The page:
Arts organisations in Birmingham could face significant cuts for the third time in four years, despite a commitment from the council to maintain funding levels until 2020.
An opposition councillor has warned that further funding reductions to the city’s cultural organisations could see some “going bust” as a result.
The Labour-led Birmingham City Council has not yet released its 2019/20 budget, but it is understood arts organisations have been told by the council to expect a 33% cut to the total arts budget.
Arts funding in the city was reduced by £1.67 million (34%) to £3.17 million in 2017/18, on top of a 25% reduction in 2016/17.
Birmingham City Council committed to a standstill in funding for until 2019/20. However, they may be set to renege on this.
A further 33% cut would see the total budget for 2019/20 fall to £2.12 million, but it is unclear as to how this would affect individual organisations. The council’s budget plans will go before public consultation in November, with the full budget announced in January 2019.
A spokeswoman for Birmingham Mac said: “Having already received substantial cuts of 70% in the last round of funding cuts from the council, a further reduction in funding would be disappointing.
“However, we’re yet to receive any official confirmation from the council, so we will wait for further information.”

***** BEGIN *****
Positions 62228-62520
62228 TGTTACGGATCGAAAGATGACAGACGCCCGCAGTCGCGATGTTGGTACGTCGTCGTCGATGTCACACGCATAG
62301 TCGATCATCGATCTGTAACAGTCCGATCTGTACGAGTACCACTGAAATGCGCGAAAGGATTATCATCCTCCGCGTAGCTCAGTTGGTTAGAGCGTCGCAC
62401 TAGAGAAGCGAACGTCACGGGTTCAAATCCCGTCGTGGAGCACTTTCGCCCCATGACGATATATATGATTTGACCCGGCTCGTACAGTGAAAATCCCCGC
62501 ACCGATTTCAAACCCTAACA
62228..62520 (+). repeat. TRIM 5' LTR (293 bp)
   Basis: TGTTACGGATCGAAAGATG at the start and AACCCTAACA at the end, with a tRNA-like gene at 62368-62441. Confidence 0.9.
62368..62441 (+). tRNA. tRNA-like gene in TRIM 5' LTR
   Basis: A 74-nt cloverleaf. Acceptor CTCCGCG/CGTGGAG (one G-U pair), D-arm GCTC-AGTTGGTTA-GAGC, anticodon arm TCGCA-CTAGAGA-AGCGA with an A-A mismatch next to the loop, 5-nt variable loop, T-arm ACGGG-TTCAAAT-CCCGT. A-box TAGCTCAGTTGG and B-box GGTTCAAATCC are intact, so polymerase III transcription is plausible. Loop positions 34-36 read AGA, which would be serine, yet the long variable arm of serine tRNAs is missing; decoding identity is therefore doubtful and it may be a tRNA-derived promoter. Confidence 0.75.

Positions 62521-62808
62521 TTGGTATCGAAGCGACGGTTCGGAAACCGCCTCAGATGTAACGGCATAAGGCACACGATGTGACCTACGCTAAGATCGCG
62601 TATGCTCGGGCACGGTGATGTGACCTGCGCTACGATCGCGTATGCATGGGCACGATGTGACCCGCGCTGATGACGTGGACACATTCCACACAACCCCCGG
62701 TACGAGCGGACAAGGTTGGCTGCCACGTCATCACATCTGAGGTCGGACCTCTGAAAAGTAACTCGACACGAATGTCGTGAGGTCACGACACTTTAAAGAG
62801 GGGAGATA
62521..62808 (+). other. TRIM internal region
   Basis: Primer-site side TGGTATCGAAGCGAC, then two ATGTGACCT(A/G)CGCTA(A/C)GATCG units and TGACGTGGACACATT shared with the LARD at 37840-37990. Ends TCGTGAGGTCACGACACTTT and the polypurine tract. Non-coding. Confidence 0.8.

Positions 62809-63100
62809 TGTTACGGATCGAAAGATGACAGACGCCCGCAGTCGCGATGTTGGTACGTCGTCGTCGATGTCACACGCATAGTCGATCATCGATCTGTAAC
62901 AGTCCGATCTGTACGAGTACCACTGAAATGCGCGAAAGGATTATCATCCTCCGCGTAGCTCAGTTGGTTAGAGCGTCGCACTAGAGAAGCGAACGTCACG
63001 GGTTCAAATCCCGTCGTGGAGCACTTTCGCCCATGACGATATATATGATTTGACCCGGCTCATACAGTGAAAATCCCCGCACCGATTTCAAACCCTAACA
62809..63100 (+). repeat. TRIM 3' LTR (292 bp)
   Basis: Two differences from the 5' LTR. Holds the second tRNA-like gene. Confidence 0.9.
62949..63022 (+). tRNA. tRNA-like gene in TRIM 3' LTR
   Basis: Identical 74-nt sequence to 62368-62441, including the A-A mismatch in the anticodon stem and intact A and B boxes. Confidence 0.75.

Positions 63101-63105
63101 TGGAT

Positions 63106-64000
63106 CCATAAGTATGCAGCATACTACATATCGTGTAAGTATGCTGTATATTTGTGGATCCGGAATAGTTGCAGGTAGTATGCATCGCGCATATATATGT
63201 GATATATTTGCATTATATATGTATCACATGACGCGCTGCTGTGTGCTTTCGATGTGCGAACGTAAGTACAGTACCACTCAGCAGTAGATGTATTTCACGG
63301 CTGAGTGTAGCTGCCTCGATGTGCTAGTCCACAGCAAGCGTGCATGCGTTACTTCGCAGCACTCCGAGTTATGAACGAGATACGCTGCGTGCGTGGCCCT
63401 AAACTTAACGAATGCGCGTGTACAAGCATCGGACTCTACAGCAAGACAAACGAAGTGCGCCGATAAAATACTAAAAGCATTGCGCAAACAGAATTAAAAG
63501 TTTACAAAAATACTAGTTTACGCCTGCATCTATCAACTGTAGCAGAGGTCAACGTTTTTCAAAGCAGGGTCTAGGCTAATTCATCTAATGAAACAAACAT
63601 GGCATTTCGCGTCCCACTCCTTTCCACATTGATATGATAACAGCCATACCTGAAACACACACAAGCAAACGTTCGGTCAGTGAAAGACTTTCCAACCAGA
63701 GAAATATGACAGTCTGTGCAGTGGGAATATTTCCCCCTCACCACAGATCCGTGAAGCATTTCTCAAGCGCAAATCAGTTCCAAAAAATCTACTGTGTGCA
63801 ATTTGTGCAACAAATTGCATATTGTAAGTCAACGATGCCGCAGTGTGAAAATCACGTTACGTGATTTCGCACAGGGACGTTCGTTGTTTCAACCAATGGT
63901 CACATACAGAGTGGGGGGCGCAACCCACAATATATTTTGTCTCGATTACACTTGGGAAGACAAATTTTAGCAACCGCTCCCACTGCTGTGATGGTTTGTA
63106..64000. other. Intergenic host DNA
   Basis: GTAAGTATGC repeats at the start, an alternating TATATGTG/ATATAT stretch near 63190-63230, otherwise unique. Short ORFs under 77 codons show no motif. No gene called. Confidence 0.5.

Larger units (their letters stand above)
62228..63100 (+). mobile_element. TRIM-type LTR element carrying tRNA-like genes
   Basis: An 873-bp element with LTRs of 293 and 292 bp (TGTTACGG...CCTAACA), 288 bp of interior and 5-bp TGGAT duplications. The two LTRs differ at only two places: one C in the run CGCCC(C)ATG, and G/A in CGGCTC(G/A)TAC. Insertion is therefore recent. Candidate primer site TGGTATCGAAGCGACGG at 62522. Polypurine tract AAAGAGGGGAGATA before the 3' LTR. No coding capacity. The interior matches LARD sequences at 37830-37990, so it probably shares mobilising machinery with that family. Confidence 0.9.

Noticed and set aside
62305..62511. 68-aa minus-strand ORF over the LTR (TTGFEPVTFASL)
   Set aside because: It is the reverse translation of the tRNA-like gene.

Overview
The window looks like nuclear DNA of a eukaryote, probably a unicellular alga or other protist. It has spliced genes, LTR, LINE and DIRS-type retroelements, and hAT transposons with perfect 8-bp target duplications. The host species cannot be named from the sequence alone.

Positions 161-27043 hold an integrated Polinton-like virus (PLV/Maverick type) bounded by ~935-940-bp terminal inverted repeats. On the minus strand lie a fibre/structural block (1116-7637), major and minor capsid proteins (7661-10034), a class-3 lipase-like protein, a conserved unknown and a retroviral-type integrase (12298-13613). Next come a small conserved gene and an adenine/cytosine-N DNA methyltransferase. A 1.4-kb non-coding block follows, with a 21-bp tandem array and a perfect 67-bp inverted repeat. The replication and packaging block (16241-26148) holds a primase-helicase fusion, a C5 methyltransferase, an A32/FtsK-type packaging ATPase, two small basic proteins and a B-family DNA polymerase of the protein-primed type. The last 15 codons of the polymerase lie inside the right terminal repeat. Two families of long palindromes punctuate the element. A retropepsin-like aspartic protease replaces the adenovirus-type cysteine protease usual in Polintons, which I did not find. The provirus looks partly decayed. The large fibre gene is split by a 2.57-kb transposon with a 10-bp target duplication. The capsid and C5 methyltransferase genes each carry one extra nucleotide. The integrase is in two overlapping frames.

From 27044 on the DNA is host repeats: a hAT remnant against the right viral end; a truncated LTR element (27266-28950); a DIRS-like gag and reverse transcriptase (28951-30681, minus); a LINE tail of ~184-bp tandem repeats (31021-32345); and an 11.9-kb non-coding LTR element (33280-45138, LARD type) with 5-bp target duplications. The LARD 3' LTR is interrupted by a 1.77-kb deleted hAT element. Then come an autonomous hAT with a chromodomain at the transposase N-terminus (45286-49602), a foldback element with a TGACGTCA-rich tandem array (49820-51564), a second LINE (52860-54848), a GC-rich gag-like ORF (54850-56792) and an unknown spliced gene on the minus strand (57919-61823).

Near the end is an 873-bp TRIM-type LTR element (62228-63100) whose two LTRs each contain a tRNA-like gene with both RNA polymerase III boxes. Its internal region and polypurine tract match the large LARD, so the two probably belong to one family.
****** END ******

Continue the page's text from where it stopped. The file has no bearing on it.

A Birmingham Rep spokeswoman added that they had been warned of a potential further funding cut.
A spokeswoman for Birmingham City Council said: “As has been widely reported, cuts made by central government to local authority funding means Birmingham – along with many other councils – is faced with significant financial pressures.
“Every year the city council produces budget proposals that go out for public consultation; this process will start shortly and therefore no decisions have been made at this stage.”
Ewan Mackey, a Conservative councillor, said: “From speaking to arts organisations there is a real sense of betrayal here.
“Just 12 months ago they were told that their funding would be protected for two years following two years of seeing their grants reduce by 25% and then 34%.”
He added: “If Labour do push ahead with this proposal there is no doubt in my mind that we will see organisations going bust while much of the outreach work that the larger organisations do will be decimated.”
Mackey argued that it was “immoral” that the arts and culture sector was being “taken advantage of and punished for the Labour council’s failures” in spending.